This year-long journey taught me that food is often the most powerful “medicine.” I experienced this not only in terms of my physical health, but also my mental health. I simply felt better and more energized. I could be my best, most abundant self when I wasn’t living off of packets of goldfish at 1:00 a.m. like I was in October 2016. And my body thanked me for this by healing itself of hormonal imbalance. I found healing in food, and this was empowering to me and it strengthened the relationship I had with my body. My body could heal itself through mindful lifestyle choices without birth control pills and without accutane. I know now that food is fuel and also that food is healing.


Fast forward to Summer 2018, which was a formative one for me. I spent ten weeks in Pittsfield, Massachusetts, doing a theatrical apprenticeship. I have always loved performing, and I still do. It’s what I want to do with my life, and how I want to make a living after I graduate from Yale. However, this summer, for the first time, performing wasn’t an extracurricular activity. It was  a professional, career-oriented pursuit---a job. This, too, led to some important realizations. For one, I realized that, for myself, it could be potentially harmful for me to conflate passion with profession. I needed something else that I could come home to at the end of the day. So I decided to start working on a “passion project.” Something to fill my soul and fulfill me creatively that was not tied to a career or my professional goals -- something just for fun.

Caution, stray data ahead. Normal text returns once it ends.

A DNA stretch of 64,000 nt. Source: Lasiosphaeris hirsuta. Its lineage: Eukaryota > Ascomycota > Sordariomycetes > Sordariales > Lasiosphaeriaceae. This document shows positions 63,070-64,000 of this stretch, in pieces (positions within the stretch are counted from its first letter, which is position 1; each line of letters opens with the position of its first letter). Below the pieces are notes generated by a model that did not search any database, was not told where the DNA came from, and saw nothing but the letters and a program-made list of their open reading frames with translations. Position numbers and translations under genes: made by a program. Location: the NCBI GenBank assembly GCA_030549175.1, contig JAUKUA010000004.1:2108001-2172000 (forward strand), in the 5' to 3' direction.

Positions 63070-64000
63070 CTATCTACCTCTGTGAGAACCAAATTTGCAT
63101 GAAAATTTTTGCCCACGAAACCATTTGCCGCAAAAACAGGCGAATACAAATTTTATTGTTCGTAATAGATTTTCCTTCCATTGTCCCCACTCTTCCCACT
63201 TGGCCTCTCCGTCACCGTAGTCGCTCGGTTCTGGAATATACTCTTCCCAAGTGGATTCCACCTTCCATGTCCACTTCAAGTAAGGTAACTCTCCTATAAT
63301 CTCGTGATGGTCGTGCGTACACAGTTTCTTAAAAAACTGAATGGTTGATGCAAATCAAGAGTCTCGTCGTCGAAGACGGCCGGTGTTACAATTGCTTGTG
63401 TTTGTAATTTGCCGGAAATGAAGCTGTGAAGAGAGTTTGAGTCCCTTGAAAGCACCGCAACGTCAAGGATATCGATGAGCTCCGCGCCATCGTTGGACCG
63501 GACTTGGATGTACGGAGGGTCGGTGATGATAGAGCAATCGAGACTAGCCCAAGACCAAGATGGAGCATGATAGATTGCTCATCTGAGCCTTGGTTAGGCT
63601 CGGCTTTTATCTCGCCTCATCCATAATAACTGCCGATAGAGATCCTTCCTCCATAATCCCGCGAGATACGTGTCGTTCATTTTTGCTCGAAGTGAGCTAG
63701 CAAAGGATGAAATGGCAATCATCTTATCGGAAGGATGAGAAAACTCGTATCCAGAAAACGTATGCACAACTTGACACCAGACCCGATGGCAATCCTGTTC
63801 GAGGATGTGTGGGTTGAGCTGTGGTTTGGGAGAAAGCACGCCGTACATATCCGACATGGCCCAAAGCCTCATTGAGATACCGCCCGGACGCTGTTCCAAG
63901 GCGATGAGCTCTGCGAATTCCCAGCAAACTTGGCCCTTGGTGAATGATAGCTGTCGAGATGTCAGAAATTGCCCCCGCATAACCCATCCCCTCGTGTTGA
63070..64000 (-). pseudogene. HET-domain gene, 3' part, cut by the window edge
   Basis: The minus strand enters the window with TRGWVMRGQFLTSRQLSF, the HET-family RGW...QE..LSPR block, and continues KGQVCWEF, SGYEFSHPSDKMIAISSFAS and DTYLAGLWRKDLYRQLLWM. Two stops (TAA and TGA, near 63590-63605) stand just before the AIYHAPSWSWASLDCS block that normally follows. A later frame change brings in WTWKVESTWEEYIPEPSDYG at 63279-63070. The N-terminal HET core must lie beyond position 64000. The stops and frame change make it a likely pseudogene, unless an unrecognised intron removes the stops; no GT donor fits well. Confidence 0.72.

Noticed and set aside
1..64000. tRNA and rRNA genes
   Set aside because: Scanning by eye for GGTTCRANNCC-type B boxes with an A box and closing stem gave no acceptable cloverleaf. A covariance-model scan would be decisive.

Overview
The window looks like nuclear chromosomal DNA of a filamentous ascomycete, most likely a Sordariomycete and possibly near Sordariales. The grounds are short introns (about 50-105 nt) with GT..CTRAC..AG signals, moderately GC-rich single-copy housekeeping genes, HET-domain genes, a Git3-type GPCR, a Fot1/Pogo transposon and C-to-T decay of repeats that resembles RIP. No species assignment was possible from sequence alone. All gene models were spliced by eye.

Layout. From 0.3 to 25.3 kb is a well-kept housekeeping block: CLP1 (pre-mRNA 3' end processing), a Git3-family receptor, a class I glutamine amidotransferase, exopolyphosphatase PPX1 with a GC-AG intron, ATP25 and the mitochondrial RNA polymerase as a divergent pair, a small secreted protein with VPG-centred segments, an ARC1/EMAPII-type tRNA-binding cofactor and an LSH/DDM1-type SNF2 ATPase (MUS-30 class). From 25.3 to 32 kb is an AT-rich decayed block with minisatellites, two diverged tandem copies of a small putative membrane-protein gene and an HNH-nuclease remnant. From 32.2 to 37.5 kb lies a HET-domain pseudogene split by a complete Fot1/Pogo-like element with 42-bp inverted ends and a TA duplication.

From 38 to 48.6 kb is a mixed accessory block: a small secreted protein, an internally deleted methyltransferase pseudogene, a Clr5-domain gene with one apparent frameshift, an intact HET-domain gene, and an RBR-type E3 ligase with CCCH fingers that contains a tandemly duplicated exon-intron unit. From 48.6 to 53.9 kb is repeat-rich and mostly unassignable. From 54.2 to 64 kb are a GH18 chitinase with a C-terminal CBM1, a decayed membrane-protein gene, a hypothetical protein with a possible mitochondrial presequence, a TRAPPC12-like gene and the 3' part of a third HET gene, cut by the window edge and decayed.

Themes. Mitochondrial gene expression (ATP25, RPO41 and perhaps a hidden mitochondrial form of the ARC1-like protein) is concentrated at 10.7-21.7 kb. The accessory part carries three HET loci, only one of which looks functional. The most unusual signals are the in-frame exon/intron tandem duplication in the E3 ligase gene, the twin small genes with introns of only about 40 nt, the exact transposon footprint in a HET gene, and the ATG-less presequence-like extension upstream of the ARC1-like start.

Thus, I decided to really go full send by creating a food-and-wellness-oriented Instagram account, @camikeepseatingthings. I chose this title one morning in Pittsfield as I was walking to rehearsal on a whim. I thought it rolled off the tongue in a nice way, it had my name in it, and the verb phrase “keeps eating things” implies continuity and longevity.